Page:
Any system using Oracle Java 7, 6, 5 (1.7, 1.6, 1.5) including
- Java Platform Standard Edition 7 (Java SE 7)
- Java Platform Standard Edition 6 (Java SE 6)
- Java Platform Standard Edition 6 (Java SE 5)
- Java SE Development Kit (JDK 7)
- Java SE Development Kit (JDK 6)
- Java SE Development Kit (JDK 5)
- Java SE Runtime Environment (JRE 7)
- Java SE Runtime Environment (JRE 6)
- Java SE Runtime Environment (JRE 5)
- OpenJDK 6 and 6u
- IcedTea 1.x (IcedTea6 1.x)
All versions of Java 7 through update 15, Java 6 through update 41, and Java 5.0 through update 40 are affected. Web browsers using the Java 5, 6 or 7 plug-in are at high risk.
Oracle Java 7 update 15, Java 6 update 41, Java 5.0 update 40, and earlier versions of Java contain a vulnerability that can allow a remote, unauthenticated attacker to execute arbitrary code on a vulnerable system.
An arbitrary memory read and write vulnerability in the Java JVM process could allow an attacker to execute arbitrary code. An attacker could use social engineering techniques to entice a user to visit a link to a website hosting a malicious Java applet. An attacker could also compromise a legitimate website and upload a malicious Java applet (a "drive-by download" attack).
Any web browser using the Java 5, 6, or 7 plug-in is affected. The Java Deployment Toolkit plug-in and Java Web Start can also be used as attack vectors.
Reports indicate this vulnerability is being actively exploited, and exploit code is publicly available.
Further technical details are available in Vulnerability Note VU#688246.
By convincing a user to load a malicious Java applet or Java Network Launching Protocol (JNLP) file, an attacker could execute arbitrary code on a vulnerable system with the privileges of the Java plug-in process. Note that applications that use the Internet Explorer web-content-rendering components, such as Microsoft Office or Windows Desktop Search, may also be used as an attack vector for these vulnerabilities.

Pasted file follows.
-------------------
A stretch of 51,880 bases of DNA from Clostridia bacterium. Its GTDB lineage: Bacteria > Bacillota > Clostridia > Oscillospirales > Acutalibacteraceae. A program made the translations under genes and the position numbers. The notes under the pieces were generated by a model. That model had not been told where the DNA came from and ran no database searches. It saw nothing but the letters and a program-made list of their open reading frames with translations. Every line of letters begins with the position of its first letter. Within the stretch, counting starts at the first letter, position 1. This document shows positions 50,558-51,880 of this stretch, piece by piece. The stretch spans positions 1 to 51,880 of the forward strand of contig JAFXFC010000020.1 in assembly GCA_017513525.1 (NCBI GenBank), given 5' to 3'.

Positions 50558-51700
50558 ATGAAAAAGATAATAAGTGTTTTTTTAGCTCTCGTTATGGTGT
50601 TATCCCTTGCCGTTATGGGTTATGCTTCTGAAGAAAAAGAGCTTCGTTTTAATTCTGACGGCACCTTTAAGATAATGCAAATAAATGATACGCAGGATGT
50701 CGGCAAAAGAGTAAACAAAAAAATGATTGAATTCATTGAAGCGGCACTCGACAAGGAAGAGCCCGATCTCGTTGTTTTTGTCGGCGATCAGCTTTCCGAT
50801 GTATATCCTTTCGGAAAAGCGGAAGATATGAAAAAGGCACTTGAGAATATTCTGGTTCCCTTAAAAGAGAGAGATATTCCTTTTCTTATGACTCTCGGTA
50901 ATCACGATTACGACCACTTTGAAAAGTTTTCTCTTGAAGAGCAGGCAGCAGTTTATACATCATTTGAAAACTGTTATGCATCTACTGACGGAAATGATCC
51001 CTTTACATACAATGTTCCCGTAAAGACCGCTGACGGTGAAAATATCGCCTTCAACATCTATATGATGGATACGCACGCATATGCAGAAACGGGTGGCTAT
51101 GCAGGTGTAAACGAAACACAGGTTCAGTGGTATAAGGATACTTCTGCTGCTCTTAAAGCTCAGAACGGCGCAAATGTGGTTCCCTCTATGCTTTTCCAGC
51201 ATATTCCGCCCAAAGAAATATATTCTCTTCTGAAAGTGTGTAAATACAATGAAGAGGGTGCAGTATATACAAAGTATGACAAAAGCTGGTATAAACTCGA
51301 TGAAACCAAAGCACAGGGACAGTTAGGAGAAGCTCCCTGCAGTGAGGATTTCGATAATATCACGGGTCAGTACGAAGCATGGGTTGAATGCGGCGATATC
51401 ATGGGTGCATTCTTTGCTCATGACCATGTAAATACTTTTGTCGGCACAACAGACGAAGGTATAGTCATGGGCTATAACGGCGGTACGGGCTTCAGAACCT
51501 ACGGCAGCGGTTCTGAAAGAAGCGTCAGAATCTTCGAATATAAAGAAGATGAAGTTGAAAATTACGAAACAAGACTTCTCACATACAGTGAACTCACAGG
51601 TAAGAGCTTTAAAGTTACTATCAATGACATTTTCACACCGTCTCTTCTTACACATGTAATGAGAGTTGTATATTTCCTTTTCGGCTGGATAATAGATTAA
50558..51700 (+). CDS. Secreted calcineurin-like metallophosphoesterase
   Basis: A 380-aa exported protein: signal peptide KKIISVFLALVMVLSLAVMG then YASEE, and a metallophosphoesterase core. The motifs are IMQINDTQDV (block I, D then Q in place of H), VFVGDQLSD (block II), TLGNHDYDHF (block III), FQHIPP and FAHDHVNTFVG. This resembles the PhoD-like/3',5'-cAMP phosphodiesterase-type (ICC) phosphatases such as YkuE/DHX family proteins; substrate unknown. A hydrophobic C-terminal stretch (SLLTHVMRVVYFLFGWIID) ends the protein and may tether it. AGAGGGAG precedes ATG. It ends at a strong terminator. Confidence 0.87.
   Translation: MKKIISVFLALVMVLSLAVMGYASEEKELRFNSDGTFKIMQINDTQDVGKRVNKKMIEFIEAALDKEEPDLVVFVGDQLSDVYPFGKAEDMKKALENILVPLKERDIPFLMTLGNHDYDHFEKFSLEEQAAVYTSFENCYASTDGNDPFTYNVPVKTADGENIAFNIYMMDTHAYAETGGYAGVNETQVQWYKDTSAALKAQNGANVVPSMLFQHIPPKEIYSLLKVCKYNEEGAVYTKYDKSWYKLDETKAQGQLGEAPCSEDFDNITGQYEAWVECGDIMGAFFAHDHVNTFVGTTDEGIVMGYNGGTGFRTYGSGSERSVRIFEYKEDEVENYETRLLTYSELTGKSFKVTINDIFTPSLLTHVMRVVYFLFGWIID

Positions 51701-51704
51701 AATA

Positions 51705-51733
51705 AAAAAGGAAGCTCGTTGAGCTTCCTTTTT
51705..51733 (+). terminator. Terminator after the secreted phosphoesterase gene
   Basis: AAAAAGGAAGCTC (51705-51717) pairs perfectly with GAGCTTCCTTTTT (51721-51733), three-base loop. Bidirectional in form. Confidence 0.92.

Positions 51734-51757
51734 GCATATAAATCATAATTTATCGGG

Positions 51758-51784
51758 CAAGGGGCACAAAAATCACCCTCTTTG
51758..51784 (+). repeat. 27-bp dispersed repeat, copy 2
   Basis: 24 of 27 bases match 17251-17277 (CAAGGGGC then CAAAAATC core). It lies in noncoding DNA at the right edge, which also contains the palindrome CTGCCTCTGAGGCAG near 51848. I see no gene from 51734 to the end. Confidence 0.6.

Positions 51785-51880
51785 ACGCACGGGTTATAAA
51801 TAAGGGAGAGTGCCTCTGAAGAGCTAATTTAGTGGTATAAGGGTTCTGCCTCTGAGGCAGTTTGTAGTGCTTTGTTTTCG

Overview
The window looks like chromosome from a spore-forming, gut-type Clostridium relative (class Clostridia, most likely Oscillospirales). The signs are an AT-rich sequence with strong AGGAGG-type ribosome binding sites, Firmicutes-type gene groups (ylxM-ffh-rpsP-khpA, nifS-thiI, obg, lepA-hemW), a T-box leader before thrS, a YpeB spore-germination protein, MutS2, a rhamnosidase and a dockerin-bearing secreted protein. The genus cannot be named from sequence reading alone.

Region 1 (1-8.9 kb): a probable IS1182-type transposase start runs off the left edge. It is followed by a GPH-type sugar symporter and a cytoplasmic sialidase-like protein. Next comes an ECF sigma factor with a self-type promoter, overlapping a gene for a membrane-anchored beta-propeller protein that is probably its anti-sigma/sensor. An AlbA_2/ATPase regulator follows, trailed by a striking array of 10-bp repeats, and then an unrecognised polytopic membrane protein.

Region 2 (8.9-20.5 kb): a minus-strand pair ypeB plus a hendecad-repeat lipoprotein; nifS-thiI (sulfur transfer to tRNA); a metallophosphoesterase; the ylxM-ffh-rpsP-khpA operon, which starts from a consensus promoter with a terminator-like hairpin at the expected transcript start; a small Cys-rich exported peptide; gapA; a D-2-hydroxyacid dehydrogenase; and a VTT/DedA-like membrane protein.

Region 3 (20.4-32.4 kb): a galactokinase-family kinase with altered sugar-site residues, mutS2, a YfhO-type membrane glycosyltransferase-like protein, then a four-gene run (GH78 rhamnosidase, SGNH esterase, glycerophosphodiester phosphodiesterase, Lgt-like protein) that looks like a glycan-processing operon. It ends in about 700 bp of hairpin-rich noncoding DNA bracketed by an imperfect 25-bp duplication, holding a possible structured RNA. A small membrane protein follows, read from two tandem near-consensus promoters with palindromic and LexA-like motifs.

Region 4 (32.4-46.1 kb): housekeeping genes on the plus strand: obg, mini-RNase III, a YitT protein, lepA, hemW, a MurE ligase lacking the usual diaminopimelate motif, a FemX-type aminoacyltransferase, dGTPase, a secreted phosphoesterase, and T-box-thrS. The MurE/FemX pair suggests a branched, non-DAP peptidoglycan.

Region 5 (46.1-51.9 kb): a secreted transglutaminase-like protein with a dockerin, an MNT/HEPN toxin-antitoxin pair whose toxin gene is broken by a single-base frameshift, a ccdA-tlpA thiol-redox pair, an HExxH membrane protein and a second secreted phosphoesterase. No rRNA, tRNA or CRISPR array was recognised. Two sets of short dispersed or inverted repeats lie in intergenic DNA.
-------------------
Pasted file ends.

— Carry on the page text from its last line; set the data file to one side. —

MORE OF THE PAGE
Oracle Security Alert for CVE-2013-1493 states that Java 7 Update 17 (7u17) and and Java 6 Update 43 address this vulnerability (CVE-2013-1493) and a different but equally severe vulnerability (CVE-2013-0809).
Java 7 Update 17 sets the default Java security settings to "High" so that users will be prompted before running unsigned or self-signed Java applets.
Disable Java in Web Browsers
This and previous Java vulnerabilities have been widely targeted by attackers, and new Java vulnerabilities are likely to be discovered. To defend against these vulnerabilities, consider disabling Java in web browsers until adequate updates are available. As with any software, unnecessary features should be disabled or removed as appropriate for your environment.
Starting with Java 7 Update 10, it is possible to disable Java content in web browsers through the Java control panel applet. According to Setting the Security Level of the Java Client,
For installations where the highest level of security is required, it is possible to entirely prevent any Java apps (signed or unsigned) from running in a browser by de-selecting Enable Java content in the browser in the Java Control Panel under the Security tab.
If you are unable to update to Java 7 Update 10, see the solution section of Vulnerability Note VU#636312 for instructions on how to disable Java on a per-browser basis.
March 5, 2013: Initial release
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